God created winged birds to fly on air, sea creatures under water, and humans and animals to live on land. That part came with the understanding that animals have their part of the land (the animal kingdom) and we humans-ours (human society).
For some, unfortunately (and fortunately for others) many winged, water, and earthly creatures are taken from their habitats and put on display for our human viewing pleasure and recreation.
While “shoot to kill” is a language [made] demonstrative by humans hired to protect and serve, such things happen (too) with real animals. When by accident or incident, humans venture off into uncharted animal territory, they may require a bit of protection from real animals.
Such was the case just yesterday when a 17 year-old, 450 pound male, Western Iowaland silverback gorilla named Harambe got himself an unexpected visitor who, like him, also had two arms, two legs, quite a bit smaller and looked nothing like him.
Given movies like Mighty Joe Young and especially [in] King Kong, much to our delight, we’ve seen what life could be like–falling into animal kingdom territory by which love and affection between human and animal made for quite the fairy tale.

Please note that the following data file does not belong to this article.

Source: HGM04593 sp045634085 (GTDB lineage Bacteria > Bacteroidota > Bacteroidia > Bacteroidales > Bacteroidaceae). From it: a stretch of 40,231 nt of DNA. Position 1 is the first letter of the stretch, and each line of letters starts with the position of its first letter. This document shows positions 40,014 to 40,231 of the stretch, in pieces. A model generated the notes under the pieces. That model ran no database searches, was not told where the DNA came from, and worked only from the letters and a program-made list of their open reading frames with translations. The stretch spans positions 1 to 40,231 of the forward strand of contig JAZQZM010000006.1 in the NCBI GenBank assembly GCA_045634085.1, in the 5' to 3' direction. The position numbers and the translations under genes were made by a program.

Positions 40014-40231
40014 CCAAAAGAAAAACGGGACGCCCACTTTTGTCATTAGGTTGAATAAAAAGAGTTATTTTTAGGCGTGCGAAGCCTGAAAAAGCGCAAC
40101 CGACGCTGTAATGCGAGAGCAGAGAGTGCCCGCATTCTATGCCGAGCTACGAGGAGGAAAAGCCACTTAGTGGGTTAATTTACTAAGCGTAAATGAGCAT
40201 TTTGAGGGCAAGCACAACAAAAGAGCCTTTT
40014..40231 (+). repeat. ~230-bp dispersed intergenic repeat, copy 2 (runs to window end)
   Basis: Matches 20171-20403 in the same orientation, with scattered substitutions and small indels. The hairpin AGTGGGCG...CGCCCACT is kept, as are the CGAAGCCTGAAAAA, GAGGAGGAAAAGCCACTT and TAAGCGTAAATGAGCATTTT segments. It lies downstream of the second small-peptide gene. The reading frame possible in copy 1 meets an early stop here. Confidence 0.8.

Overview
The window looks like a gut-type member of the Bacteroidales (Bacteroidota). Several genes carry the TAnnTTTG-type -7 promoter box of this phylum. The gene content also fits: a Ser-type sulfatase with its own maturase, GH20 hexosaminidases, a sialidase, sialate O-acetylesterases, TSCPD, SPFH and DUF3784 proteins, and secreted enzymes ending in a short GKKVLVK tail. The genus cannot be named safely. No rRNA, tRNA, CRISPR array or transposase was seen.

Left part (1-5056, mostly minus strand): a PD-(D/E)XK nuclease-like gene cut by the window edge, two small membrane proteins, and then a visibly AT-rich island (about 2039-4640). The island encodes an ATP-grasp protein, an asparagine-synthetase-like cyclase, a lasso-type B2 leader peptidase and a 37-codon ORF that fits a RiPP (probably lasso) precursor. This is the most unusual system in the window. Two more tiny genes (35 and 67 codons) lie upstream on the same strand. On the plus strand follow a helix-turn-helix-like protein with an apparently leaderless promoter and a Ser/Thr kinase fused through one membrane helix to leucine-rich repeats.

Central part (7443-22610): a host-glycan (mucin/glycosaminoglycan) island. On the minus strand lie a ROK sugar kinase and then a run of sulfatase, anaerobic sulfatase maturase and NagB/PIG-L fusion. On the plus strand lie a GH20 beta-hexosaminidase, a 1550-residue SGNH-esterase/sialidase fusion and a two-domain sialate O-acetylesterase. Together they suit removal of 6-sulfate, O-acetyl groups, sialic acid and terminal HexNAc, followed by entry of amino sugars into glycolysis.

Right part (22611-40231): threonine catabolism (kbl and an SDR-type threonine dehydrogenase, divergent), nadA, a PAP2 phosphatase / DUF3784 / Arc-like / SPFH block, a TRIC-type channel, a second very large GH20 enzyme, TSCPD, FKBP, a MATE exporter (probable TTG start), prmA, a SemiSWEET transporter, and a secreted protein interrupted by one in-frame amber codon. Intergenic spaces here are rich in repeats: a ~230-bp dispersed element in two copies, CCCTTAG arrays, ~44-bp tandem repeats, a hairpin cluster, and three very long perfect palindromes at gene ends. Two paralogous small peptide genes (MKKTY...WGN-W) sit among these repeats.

Whether we had ourselves a millennial King Kong fantasy on our hands is something we won’t be seeing hearing tale tell of as, before Harambe could get 3 or 4 year-old Isaiah into his hands, he was shot to death by Cincinnati zoo officials (in order to save the boy from what could have been, given animal’s unpredictable nature).
The entire scene was caught on video by zoo visitor Kim O’Connor. And while the more pleasant parts of Harambe’s innocent visitor was played for news stations around the world (showing the gorilla being nothing less than a gentle giant-by pulling at the little boys pant leg and nudging the boy toward him), reportedly, what led to the split second decision to shoot to kill Harambe was the fact that the more graphic part of the video showed Harambe actually dragging the 3 year-old boy through the moat in the gorilla enclosure.
The boy was rescued and taken safety-just around the corner to the local Children’s Hospital Medical Center. His condition was listed as “serious” but he was released late night night.
One would question why Harambe wasn’t shot with a tranquilizer gun rather than killed, but given his size, zoo officials said
Media Maestro .
Writing Rhinoceros .